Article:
Who We Are & What We Do
Human beings have always been inspired by the beauty, strength, intelligence and family bonds of orca (killer whales). So why do we blatantly harm them by enslaving them in tanks for so called entertainment. Human curiosity has supported their captivity for too long. It must stop.
Orca Rescues Foundation provide the funds that are so badly needed to facilitate the rescue and rehabilitation of these majestic animals, including preparational steps. In the long term, our vision is a situation in which specialists can constantly rely on the availability of the financial and administrative means to rescue orca from captivity.
Orca Rescues Foundation is run on a purely voluntary basis. We hope our website provides you with all the information you need to help support this cause. If however you wish to contact us directly to discuss a donation or to satisfy yourself of our sincerity then do use the contact details as displayed and we will do our very best to help you.
Clive was director of The Biscay Dolphin Research Programme, which he co-founded into MARINElife. He is also working on issues concerning ship strike of blue whales off the Sri Lankan Read More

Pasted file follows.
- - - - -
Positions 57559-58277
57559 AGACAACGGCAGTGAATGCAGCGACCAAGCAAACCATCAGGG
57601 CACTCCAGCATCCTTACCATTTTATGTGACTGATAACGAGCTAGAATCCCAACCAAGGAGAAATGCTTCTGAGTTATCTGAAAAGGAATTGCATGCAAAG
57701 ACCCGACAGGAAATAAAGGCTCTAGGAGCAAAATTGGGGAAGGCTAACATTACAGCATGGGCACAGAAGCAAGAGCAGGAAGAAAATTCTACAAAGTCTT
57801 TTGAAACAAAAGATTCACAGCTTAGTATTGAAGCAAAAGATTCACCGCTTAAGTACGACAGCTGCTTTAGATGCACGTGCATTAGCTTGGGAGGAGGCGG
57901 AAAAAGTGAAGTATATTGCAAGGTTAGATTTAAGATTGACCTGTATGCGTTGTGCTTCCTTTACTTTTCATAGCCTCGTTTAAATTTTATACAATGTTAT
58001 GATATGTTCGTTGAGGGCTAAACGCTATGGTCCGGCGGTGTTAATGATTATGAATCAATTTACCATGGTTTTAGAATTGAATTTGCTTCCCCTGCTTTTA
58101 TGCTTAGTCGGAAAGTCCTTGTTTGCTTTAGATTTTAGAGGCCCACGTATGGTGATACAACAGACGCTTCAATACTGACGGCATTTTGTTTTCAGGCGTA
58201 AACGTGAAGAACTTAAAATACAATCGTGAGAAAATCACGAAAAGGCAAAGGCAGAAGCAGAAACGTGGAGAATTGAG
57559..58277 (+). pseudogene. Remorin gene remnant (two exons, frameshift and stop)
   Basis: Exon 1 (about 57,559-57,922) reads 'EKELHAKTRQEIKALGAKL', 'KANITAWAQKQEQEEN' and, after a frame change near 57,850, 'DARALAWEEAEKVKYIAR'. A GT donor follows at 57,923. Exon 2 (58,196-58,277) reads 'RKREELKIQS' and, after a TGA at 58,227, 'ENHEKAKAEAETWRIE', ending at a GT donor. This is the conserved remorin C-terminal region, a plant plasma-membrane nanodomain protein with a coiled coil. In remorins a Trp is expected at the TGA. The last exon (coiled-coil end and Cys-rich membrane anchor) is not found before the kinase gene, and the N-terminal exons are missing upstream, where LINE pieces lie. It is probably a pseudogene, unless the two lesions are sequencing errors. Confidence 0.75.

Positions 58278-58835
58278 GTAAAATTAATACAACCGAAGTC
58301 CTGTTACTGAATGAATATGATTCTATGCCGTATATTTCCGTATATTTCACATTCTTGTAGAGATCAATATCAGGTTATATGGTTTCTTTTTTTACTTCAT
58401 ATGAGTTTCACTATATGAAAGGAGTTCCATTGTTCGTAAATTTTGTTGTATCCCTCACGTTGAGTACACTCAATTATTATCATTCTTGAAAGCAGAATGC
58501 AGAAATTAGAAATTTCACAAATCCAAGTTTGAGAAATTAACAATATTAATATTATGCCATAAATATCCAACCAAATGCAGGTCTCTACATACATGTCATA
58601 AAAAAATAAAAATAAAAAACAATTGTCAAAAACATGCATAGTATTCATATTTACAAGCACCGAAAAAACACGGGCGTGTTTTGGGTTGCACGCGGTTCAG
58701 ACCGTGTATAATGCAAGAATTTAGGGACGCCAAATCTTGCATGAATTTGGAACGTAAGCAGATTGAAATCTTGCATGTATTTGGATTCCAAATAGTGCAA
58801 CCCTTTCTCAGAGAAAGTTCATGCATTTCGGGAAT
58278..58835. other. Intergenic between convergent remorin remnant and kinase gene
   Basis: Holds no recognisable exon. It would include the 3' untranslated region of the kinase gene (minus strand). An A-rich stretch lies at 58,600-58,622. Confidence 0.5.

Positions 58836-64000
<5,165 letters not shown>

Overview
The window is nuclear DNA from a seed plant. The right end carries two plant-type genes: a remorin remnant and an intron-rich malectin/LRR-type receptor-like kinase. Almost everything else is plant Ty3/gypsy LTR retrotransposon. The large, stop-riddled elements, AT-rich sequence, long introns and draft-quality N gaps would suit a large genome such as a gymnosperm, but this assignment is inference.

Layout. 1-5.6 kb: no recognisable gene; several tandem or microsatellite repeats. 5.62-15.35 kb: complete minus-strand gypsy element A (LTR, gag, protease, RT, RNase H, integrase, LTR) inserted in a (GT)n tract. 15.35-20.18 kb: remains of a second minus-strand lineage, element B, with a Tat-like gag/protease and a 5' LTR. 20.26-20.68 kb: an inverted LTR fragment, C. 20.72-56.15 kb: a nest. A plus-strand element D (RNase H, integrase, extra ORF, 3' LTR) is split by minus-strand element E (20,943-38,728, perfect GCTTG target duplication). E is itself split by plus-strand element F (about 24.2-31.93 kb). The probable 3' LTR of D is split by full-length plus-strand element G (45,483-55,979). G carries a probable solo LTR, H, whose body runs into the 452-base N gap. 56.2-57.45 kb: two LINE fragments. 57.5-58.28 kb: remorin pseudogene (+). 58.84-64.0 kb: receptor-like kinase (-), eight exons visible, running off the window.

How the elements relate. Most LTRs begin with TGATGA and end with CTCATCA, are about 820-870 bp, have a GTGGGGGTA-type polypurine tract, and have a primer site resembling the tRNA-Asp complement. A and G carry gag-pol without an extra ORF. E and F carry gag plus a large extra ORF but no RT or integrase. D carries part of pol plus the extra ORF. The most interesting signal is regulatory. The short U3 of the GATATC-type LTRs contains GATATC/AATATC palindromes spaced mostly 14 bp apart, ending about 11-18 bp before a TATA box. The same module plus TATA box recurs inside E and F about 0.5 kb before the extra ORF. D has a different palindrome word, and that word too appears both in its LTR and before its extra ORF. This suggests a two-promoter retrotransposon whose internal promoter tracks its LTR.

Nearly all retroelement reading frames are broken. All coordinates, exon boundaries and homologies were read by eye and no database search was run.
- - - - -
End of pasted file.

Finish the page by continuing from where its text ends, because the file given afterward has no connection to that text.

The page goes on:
A keen wildlife photographer and an adamant believer that Orca are meant to be swimming freely in the oceans, not going insane inside concrete tanks. Our aim is to see Read More
Lauren’s passion lies in conservation and education. She has a Bachelor Honors degree in Biology, focussing on marine biology, animal ethics and animal behavior. Lauren spends her spare time volunteering Read More
Since being introduced to the documentary Blackfish lastyear and having always been an avid animal lover and supporter, Lucie’s aim wasto help make a difference to the captivity situation. She Read More
Rebecca is an advocate and voice for captive Orca Worldwide.I want to help turn the tide on captivity through fundraising, informing andinspiring all ages to view Orca in the wild. Read More
A marine biologist from Cornwall, Rebecca has recently finished a degree in Applied Marine Biology at Bangor University, where her final thesis was entitled ‘Fatal interactions between bottlenose dolphins and Read More